Examining history textbooks from the 1930s to 2003 illuminates profound changes in Japanese society as well as in domestic and international politics of the time. During the Asia-Pacific War, textbooks were designed to inspire nationalism and patriotism among school children. Occupation textbooks emphasized to Japanese citizens the importance of cooperating with SCAP to build a new democratic Japan. In the Cold War period, the authorities attempted to put an end to "red textbooks" to cultivate an anti-Communist form of nationalism. After the 1982 textbook controversy, textbook authors could use terms such as "invasion" more freely. By the late 1990s, history textbooks treated with unprecedented frankness and sympathy the sufferings of victims of the Japanese military in China, Korea, Okinawa, Taiwan, and Southeast Asia. However, these textbooks received fierce challenges from the Society for History Textbook Reform and did not emerge unscathed. I will first examine the historiography of history textbooks from the 1930s to the present by analyzing how the description of the Nanjing Atrocities has changed over time. I argue that, by the late 1990s, history textbooks in general achieved an apex of liberalism and became more inclusive than before of the pains of victims of Japanese atrocities. I will then examine the Society and its impact on existing history textbooks. I will argue that, even though it failed to sell its own textbook to the nation's schools, the Society achieved a major victory by causing existing history textbooks to tone down their discussions of wartime atrocities.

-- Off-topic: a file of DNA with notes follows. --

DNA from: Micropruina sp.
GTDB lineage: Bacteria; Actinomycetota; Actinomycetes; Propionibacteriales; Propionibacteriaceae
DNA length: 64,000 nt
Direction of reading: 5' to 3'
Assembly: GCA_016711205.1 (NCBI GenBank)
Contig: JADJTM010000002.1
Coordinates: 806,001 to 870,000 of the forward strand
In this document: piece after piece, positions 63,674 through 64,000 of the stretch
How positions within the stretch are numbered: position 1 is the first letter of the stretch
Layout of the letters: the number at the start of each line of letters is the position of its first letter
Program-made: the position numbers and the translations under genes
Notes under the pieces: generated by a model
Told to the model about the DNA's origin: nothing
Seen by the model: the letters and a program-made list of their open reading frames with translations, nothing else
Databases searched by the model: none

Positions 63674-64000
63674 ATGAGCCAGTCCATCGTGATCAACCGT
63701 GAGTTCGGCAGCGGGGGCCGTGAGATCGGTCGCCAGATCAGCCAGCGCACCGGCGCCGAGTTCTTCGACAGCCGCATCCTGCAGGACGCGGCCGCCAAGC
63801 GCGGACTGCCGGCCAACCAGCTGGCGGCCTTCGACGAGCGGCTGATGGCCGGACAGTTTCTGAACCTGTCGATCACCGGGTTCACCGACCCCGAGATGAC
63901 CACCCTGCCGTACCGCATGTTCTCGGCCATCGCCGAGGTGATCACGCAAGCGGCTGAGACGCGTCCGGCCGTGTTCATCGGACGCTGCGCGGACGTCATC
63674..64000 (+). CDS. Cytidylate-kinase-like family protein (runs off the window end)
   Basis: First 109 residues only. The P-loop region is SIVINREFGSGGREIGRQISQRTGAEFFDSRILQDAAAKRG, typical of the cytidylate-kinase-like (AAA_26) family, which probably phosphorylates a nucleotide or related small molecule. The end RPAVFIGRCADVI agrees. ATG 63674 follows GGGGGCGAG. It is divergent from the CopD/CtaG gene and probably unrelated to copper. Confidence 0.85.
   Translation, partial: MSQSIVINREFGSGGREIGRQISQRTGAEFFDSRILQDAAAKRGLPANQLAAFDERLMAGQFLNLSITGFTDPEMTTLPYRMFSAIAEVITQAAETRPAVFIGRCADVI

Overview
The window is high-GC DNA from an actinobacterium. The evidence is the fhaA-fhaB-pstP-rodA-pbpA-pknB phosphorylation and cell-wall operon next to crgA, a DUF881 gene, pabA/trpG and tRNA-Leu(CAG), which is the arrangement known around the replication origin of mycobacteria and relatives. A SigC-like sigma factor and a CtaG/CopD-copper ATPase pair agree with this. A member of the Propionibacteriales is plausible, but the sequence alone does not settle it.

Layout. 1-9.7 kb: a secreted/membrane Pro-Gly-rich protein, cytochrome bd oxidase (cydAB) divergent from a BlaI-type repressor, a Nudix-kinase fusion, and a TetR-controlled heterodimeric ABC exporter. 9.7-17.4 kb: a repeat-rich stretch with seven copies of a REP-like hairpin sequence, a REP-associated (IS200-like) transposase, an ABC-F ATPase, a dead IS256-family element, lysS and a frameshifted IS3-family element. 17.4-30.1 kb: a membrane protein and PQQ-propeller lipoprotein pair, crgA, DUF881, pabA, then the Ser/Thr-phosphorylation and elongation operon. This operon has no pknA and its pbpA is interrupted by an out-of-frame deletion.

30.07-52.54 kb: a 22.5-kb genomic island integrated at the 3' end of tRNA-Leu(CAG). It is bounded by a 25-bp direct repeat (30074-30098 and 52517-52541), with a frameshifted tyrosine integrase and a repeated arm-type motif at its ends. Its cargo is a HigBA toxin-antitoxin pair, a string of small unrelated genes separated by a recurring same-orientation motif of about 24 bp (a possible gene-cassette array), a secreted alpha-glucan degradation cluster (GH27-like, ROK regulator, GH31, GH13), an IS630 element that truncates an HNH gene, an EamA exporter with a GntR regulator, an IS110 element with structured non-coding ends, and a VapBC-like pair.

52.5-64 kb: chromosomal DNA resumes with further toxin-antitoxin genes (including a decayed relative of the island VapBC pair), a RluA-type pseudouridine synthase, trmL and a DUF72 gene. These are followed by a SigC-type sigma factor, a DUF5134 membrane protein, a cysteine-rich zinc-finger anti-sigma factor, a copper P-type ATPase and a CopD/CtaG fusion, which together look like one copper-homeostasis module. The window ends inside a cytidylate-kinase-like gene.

3) Peter Mauch, Kyoto University
Pearl Harbor as New History: Japanese-American Relations, 1938-1941, and the Atarashii rekishi kyokasho